The Lonely Passion of Judith Hearne is an unflinching and deeply sympathetic portrait of a woman destroyed by self and circumstance. First published in 1955, it marked Brian Moore as a major figure in English literature (he would go on to be short-listed three times for the Booker Prize) and established him as an astute chronicler of the human soul. Judith Hearne is an unmarried woman of a certain age who has come down in society. She has few skills and is full of the prejudices and pieties of her genteel Belfast upbringing. But Judith has a secret life. And she is just one heartbreak away from revealing it to the world.
the lonely passion of judith hearne
In order to READ Online or Download The Lonely Passion Of Judith Hearne ebooks in PDF, ePUB, Tuebl and Mobi format, you need to create a FREE account. We cannot guarantee that The Lonely Passion Of Judith Hearne book is in the library, But if You are still not sure with the service, you can choose FREE Trial service. READ as many books as you like (Personal use).
Brian Moore burst upon the literary scene in 1955 with this moving and brilliantly observed study of a woman imprisoned by the passage of time. He went on to be hailed as one of the best fiction writers of his generation. Alone in her room in a Belfast boarding house, Judith Hearne is almost overwhelmed by loneliness. Yet she still believes there is a chance for happiness, and she waits patiently for the moment when her life will turn from sorrowful longing to joy. By chance she meets a man - the man - and her dreams take on a brighter hue, only to be dashed once more. With skill and gentle insight, Moore depicts the disintegration of Judith Hearne' s last illusions. Clinging to the bottle for comfort, she becomes a tragic figure who speaks frankly about the human condition. Though we laugh at her foibles, we weep at her plight, and share her primal longing for love and connection. This touching story was made into a critically acclaimed motion picture in 1987.
Pierre Brossard is on the run. For his life. From a determined squad of unknown hit-men. From his former 'friends'. From his past. Condemend to death in absentia by French courts for crimes against humanity during the war, he has been in hiding for over forty years. Now, perhaps, justice will be done.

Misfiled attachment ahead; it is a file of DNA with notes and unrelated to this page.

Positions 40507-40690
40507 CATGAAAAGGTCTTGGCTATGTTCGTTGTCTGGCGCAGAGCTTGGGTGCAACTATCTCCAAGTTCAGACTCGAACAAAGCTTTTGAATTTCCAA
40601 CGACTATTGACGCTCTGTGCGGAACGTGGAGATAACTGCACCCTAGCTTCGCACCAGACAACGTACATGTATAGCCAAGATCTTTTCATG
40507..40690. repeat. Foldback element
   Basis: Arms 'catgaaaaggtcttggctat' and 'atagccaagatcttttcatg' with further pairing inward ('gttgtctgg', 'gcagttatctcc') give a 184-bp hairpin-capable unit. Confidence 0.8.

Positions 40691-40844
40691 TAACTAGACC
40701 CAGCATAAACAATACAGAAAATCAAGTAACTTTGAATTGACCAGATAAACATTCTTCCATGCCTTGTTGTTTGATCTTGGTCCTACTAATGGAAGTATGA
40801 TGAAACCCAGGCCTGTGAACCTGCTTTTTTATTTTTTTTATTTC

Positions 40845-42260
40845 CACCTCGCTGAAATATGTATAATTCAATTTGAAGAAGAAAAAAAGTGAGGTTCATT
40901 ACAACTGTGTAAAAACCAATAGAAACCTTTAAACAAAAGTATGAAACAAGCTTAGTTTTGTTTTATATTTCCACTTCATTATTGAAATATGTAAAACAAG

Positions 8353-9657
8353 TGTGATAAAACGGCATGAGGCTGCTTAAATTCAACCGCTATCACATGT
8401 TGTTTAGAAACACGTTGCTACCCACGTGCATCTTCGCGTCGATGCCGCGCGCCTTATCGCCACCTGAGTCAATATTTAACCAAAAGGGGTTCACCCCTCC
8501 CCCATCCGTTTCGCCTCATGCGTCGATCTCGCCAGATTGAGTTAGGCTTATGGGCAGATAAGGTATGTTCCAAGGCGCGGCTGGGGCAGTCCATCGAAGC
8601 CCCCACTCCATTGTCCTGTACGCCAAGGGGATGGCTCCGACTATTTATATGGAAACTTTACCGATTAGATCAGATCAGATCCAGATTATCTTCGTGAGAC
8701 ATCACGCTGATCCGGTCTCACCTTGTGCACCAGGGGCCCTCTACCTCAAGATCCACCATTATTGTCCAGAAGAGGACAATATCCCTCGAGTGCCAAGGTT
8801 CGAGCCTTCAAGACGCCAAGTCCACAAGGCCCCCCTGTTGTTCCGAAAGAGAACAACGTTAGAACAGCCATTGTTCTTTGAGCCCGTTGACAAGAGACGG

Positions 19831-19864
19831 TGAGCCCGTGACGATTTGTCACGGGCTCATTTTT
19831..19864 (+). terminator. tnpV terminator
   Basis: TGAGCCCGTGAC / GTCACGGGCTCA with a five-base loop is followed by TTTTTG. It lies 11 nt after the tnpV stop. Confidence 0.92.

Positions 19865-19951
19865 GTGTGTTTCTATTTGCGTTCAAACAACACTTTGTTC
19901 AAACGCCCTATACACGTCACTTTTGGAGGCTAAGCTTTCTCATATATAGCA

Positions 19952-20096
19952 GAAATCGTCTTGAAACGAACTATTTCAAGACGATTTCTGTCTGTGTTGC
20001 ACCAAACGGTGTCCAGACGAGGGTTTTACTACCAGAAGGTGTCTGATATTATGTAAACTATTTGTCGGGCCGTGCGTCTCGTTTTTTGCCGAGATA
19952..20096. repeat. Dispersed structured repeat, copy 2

France, 1856: Emmeline Lambert is married to an illusionist sent by Napoleon III to persuade the Arabs - poised for holy war and in thrall to charismatic leaders - that France's might and magic are the greater. Emmeline begins to feel like an illusionist herself, when she dazzles the Emperor and then sheds her inhibitions along with flimsy notions of patriotism and propriety in the hot glare of the Algerian sun. Power, politics, religion and love, the court of Napoleon III and the deserts of Algeria combine in this mesmerising novel from a master storyteller.
When Michael Dillon is ordered by the IRA to park his car in the carpark of a Belfast hotel, he is faced with a moral choice which leaves him absolutely nowhere to turn. He knows that he is planting a bomb that would kill and maim dozens of people. But he also knows that if he doesn't, his wife will be killed.
A personal and fascinating account of the career and achievement of an important, much-loved director; Jack Clayton.
Sheila Redden, a quiet, 37-year-old doctor's wife, has long been looking forward to returning with her husband to the town where they spent their honeymoon over twenty years ago. Little does she suspect that after a chance encounter in Paris she will end up spending her holiday with a man she has only just met, an American man ten years her junior. Four weeks later, Sheila is nowhere to be found. Owen Deane, her brother, follows her steps to Paris in the hopes of shedding some light on her disappearance, but soon begins to wonder if she will ever reappear. Interspersed with Sheila's harrowing memories of her hometown of Ulster at the height of the troubles, this is a compelling and powerful tale of love, escape and abandon.
Provides an alphabetical guide to British authors, novels, literary themes and more from the early seventeenth century through the late twentieth century.
This is a systematically arranged, annotated collection of outstanding literary works dealing with drink. It centers on some of the most enduring themes in both literary depictions of drinking and alcohol research: causes of drinking; effects of drinking; the tavern; drinking and family life; drinking and gender; and the spiritual dimension of drinking. Organized into chapters reflecting these themes, it encourages readers to think about drinking alcohol as a practice that is deeply cultural as well as biochemical. After a comprehensive introduction, the anthology provides informative headnotes to each selection, and ranges broadly across different cultures and periods, thus providing insights into patterns of similarity and difference in literature’s treatment of a controversial, pervasive aspect of human experience. Instructors considering this book for use in a course may request an examination copy here.
The Irish novel has demonstrated an ability to sample other forms and influences, to improvise and evolve in the light of changing circumstances. Peter Guy’s new study helps investigate the way in which Irish writers since the sixties have responded to these influences, re-examining their work through the theory of the French theorist Jacques Lacan. Focusing on the novelists John McGahern, Brian Moore and John Broderick in a simultaneous reading, and applying a psychoanalytical theory which centers in particular on gender and family relations, this new study also covers a number of other complex issues, issues which span the claustrophobic and repressive atmosphere of the 1950s to the secular ahistorical Ireland of today.